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Famed Beat poet Lawrence Ferlinghetti reviews a hand-printed edition of one of his poems.  He's joined by undergraduate artisans Shari Bruckman and James Pineda.  'Bancroft is one of the great treasue houses of the West.  Many of the greatest monuments of printing are here.'
Treasuring the Craft of the Book
Modern technology might make books obsolete. Each semester, six Berkeley students take a course that treasures the book and 19th century technology.

The course--"The Hand-Printed Book In Its Historical Context"--was launched in 1982 by the Bancroft Library to take advantage of its 1856 Albion hand press and collection of printing fonts. Officially known as Visual Studies 185, the course is made possible by the Norman H. Strouse Fund for the Art and History of the Book.

The two-unit course, limited to six students, meets weekly in Bancroft's press room. Lectures on the history of printing, including typography, paper, binding, and illustration, are followed by hands-on production of a short text from Bancroft's collections.

This spring, under the direction of Bay Area fine printer Peter Rutledge Koch, the class hand-set, printed, and bound 35 copies of an unpublished poem by Lawrence Ferlinghetti.

Other class projects have included works by Richard Brautigan and the University's Gary Soto, and a translation of a letter sent from the New World to Spain in 1541.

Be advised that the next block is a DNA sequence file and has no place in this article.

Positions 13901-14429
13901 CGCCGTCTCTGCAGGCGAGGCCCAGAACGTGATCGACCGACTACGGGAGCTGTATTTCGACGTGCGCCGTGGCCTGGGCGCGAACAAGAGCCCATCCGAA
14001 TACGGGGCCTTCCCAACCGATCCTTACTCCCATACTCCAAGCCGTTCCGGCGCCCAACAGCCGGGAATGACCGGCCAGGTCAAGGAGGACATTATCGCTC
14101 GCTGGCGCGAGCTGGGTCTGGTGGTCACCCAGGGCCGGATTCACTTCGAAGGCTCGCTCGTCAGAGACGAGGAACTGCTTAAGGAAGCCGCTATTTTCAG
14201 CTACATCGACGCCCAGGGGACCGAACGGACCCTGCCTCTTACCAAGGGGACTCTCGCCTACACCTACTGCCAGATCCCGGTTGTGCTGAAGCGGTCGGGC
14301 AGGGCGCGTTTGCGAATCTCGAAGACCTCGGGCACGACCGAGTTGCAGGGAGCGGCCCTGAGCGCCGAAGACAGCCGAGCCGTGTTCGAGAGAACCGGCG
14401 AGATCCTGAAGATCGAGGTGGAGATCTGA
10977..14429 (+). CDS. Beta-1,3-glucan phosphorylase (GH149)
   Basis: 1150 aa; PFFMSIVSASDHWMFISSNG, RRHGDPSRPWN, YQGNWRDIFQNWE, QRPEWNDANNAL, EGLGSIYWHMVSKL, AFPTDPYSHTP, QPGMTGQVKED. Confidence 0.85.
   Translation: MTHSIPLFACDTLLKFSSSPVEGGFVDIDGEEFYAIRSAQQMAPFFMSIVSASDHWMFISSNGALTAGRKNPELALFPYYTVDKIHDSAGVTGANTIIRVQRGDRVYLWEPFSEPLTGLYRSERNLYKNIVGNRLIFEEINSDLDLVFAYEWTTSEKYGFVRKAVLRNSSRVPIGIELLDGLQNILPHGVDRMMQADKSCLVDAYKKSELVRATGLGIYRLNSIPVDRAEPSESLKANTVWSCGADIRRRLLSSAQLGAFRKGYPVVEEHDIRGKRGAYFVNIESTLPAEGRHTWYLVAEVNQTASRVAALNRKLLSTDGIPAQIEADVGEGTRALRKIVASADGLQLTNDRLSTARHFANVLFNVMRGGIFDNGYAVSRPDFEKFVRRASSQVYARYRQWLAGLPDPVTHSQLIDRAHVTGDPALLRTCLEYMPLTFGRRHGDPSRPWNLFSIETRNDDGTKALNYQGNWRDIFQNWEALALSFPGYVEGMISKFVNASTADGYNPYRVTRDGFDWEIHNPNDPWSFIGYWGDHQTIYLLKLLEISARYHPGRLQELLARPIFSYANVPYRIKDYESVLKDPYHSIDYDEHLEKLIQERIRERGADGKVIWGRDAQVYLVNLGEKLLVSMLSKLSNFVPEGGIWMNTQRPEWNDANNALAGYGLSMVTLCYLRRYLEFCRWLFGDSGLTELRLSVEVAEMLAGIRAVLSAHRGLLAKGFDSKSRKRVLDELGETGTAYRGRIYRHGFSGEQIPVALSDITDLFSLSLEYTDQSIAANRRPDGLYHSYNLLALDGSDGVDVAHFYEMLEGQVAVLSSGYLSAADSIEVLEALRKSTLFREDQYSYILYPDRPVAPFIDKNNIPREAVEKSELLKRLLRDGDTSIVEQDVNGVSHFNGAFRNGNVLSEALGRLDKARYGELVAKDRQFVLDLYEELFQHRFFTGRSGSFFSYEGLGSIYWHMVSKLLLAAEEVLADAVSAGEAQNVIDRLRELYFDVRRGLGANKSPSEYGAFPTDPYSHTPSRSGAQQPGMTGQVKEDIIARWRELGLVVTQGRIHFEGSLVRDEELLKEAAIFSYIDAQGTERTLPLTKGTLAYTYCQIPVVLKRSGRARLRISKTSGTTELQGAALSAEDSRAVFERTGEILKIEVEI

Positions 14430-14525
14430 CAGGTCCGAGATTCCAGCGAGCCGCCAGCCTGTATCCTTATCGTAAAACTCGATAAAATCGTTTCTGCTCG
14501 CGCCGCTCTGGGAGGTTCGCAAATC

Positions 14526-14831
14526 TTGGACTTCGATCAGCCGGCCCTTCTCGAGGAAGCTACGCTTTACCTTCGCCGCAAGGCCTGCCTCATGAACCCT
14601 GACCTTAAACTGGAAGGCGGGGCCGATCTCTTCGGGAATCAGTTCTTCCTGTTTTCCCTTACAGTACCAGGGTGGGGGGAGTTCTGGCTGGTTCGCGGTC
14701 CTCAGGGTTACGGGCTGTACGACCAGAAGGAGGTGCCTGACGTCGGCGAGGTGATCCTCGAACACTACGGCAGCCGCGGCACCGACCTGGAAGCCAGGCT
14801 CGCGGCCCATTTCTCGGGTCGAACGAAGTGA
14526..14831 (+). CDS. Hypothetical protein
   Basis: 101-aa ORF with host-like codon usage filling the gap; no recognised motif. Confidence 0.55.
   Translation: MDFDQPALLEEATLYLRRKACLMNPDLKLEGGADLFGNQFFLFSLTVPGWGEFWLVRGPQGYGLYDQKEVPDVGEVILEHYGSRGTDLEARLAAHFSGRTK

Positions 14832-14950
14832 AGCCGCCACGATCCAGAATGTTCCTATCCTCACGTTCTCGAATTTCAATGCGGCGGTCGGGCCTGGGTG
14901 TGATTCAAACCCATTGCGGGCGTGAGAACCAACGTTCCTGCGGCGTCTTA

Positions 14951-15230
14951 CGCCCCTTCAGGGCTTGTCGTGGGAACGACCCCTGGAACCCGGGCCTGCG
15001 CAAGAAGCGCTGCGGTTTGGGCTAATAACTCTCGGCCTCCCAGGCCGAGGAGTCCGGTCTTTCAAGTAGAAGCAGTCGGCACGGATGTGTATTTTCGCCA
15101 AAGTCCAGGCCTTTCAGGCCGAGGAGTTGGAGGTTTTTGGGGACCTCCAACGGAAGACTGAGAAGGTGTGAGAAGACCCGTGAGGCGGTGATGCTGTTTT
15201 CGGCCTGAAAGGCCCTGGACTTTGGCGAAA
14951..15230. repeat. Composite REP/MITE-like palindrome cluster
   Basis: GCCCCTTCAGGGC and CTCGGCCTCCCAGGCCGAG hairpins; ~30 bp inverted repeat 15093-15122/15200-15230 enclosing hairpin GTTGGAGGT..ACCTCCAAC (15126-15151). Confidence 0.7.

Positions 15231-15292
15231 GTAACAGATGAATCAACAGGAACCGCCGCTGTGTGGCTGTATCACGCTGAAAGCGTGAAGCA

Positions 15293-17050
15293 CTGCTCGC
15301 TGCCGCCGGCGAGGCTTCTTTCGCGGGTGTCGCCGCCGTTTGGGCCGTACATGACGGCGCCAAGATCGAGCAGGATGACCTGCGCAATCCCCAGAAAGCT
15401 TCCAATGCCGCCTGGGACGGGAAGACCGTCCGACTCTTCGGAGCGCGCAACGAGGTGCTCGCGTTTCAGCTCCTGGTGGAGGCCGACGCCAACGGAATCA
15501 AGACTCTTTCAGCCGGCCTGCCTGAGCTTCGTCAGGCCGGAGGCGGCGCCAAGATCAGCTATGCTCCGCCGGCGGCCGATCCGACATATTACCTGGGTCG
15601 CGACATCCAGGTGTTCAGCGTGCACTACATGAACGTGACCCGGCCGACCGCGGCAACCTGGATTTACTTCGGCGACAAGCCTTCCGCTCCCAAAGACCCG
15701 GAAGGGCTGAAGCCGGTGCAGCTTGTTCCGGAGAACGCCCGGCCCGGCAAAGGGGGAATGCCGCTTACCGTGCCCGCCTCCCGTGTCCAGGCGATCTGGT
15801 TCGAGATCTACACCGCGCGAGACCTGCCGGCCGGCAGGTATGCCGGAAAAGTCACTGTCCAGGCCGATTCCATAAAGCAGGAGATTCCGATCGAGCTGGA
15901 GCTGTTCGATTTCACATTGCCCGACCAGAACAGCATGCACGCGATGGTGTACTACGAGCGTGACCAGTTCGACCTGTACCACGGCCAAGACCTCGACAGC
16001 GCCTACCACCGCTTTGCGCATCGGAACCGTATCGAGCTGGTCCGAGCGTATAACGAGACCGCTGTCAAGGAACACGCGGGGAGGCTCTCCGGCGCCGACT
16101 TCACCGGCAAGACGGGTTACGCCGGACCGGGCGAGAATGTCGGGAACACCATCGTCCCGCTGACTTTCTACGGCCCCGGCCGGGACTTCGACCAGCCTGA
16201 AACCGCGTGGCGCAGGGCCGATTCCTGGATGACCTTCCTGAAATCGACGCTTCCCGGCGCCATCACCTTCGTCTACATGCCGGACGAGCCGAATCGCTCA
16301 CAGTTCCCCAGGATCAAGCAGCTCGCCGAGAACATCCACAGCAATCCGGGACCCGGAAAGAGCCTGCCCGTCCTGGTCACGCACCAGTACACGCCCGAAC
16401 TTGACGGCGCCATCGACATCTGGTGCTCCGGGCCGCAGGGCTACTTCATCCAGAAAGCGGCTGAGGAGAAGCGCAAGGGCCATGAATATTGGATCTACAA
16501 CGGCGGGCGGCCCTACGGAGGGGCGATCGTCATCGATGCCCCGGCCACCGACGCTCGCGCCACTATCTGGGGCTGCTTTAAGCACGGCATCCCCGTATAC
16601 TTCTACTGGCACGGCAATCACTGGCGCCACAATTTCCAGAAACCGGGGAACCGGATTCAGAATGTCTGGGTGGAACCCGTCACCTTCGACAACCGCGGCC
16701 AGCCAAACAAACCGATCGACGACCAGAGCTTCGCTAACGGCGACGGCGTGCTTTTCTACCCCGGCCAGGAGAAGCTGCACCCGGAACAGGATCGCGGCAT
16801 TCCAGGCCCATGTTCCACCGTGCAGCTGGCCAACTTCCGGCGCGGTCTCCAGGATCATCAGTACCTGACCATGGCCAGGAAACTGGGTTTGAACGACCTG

"This course is like teaching Latin," says Koch. "This is the language out of which all printing has come, including today's desktop publishing."

Terms like leading (rhymes with bedding), font, point, pica, and upper case/lower case date back as far as the 16th century. The expression "mind your p's and q's" is an old typesetting admonition.

Koch says Berkeley students don't know how lucky they are to have the equivalent of a working 19th-century printing shop and access to one of the finest rare book collections in the world.

"Bancroft is one of the great treasure houses of the West," says Koch. "Many of the greatest monuments of printing are here, including a leaf from the Gutenberg bible. Through this course, students are exposed to a world usually only available to those in the antiquarian book trade and advanced scholars."

Copyright 1996, Regents of the University of California, All rights reserved.
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